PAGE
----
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September 9, 2008

Future Shock

AL Great Leaps Forward

by Kevin Goldstein

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Baltimore Orioles

A first-round pick in 2005, Brandon Snyder missed much of 2006 recovering from shoulder surgery, and then was moved from behind the plate to first base. His bat really needed to come around, and it did just that with a monster second half of the season, leading to an overall line of .315/.358/.490 at High-A Frederick. While this is a step in the right direction, he needs to develop more power for the position, and though it feels like he's been around forever, he is still only 21.

Runner-Up: Righty Brad Bergesen was among the minor league leaders with 16 wins, and the Orioles hope that while he doesn't miss many bats, his ability to throw strikes and generate ground balls will be enough form him to develop into a back-end rotation starter.

Boston Red Sox

After suffering through a case of Steve Blass disease in 2007 and walking more than a batter per inning, 2006 first-round pick Daniel Bard was moved to the bullpen and became one of the most dominant relievers in the minors, finishing the year with a 1.51 ERA and 107 strikeouts in 77 2/3 innings. More importantly, he walked only 30. With upper-90s velocity and a rapidly improving breaking ball, he suddenly has closer potential.

Runner-Up: After battling through injuries in 2007, Venezuelan lefty Felix Doubront struck out over a batter per inning and more than held his own in a trio of California League starts as a 20-year-old. He doesn't have overwhelming stuff, but his outstanding command and deceptive delivery are enough for most to make big-league projections for him.

Chicago White Sox

A fifth-round pick in 2004 who has always teased with his power potential yet frustrated with his rawness, massive first baseman Brandon Allen started to put it all together this year by walking more, striking out less, and slugging 29 home runs. His last six weeks at Double-A Birmingham really impressed scouts, as he mashed at a .275/.358/.614 line in 41 games, with 14 home runs in 153 at-bats.

Runner-Up: A minor league vet in his sixth professional season, outfielder David Cook hit .284/.410/.493 between Double- and Triple-A, while showing a wide range of skills with 19 home runs, 14 stolen bases, and 93 walks.

Cleveland Indians

While he struggled following a promotion to High-A Kinston, 20-year-old Dominican left-hander Kelvin De La Cruz flashed a 93 mph fastball, solid curve, and plus change while compiling a 1.69 ERA in 18 starts for Low-A Lake County. With a long, lanky six-foot-five frame, he offers much in the way of projection, and he's already pretty damned good other than his occasional control problems.

Runner-up: Also just 20, Dominican righty Hector Rondon struck out a batter per inning at High-A Kinston and was selected to the Futures Game roster after finding a few extra ticks on his fastball and consistently touching 95-96 mph throughout the year.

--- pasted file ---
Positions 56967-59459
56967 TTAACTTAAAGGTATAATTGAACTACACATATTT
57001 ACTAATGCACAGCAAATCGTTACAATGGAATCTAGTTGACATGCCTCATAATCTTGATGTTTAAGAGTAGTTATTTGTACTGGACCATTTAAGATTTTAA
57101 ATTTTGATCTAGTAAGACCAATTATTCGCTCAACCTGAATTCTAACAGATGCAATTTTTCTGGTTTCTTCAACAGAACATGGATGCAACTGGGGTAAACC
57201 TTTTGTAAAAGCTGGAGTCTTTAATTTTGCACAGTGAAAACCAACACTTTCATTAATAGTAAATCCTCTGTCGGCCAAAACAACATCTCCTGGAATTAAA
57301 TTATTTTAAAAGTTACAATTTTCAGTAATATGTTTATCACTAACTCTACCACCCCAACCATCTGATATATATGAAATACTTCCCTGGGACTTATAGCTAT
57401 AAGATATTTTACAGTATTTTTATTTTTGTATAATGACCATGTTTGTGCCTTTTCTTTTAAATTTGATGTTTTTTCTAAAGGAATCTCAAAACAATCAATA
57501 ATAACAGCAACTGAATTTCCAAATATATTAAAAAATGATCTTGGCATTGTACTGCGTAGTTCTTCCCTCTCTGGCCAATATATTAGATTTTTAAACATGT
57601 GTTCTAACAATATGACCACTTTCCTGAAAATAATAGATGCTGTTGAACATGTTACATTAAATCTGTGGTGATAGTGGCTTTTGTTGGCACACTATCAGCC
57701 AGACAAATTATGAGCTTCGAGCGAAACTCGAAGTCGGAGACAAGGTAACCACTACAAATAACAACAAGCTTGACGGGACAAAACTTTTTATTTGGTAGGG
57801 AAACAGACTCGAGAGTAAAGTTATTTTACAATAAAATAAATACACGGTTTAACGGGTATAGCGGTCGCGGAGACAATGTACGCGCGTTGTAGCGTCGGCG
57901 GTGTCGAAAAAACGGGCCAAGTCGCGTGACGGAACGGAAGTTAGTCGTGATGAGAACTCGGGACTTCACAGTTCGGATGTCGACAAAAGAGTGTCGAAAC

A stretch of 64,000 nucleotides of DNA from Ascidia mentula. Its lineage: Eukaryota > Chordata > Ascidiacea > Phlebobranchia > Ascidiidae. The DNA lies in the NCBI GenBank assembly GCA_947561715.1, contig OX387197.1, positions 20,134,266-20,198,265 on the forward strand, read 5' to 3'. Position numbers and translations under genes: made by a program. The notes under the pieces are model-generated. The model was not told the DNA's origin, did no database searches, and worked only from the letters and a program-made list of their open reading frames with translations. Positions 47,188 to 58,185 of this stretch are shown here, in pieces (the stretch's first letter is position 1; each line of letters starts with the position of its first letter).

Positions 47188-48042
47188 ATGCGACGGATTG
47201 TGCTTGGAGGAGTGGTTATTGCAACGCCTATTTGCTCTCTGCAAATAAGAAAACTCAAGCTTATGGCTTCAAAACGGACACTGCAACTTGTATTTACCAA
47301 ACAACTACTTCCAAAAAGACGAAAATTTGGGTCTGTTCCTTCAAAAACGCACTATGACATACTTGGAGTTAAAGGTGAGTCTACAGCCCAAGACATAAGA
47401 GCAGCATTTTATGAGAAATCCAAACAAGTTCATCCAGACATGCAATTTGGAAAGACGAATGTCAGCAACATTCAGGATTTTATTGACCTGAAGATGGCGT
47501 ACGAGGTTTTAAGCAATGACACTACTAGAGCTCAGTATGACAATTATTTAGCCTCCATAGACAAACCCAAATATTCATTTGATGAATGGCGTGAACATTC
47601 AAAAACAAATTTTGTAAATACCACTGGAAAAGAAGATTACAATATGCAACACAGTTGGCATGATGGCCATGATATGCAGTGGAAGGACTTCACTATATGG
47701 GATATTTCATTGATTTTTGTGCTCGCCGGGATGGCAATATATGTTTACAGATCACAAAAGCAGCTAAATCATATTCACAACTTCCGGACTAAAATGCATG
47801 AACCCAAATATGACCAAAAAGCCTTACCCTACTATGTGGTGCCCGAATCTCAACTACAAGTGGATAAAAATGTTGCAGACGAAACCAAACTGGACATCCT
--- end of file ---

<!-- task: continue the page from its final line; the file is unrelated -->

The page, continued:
Detroit Tigers

Always among the toolsiest players in the system, outfielder Wilkin Ramirez finally began to blossom at Double-A with a .303/.371/.522 campaign at Erie while showing power, speed, and an outstanding arm. Many scouts see big-league 20/20 potential, but his issues with plate discipline have others wondering if that just makes him the next incarnation of Juan Encarnacion.

Runner-up: An obscure 14th-round pick in 2005 who had played the majority of his first three years in short-season leagues, outfielder Casper Wells slugged 27 home runs, including 17 in a half-season at Double-A as part of a .269/.366/.532 season.

Kansas City Royals

First baseman Kila Ka'aihue went from organizational soldier to one of the top sluggers in the minors with a .314/.439/.640 season split between Double-A and Triple-A that included 37 home runs and a minor league-leading 104 walks. With just 67 strikeouts, he has that rare combination of power and contact skills that often leads to big-league success.

Runner-up: Joe Dickerson lacks the power or patience to project as a big-league regular, but his .297/.376/.442 line at High-A Wilmington with 24 stolen bases showed enough to earn some projections as a fourth outfielder type from scouts.

Los Angeles Angels of Anaheim

All but written off after receiving a $1.425 million bonus in 2005 but doing little since, first baseman Mark Trumbo suddenly exploded thanks to a Cal League assignment, but a solid showing during a final month in Double-A had scouts believing in him that much more. He finished the year with 32 home runs, a .540 slugging percentage, and tied for second in the minors with 286 total bases.

Runner-up: A surprise first-round pick by the Diamondbacks in 2001 who always had a great fastball, righty Jason Bulger finally began to put it all together at the age of 29, putting up a 0.63 ERA in 37 Triple-A appearances with 75 strikeouts in 43 innings to earn a late-season big-league look.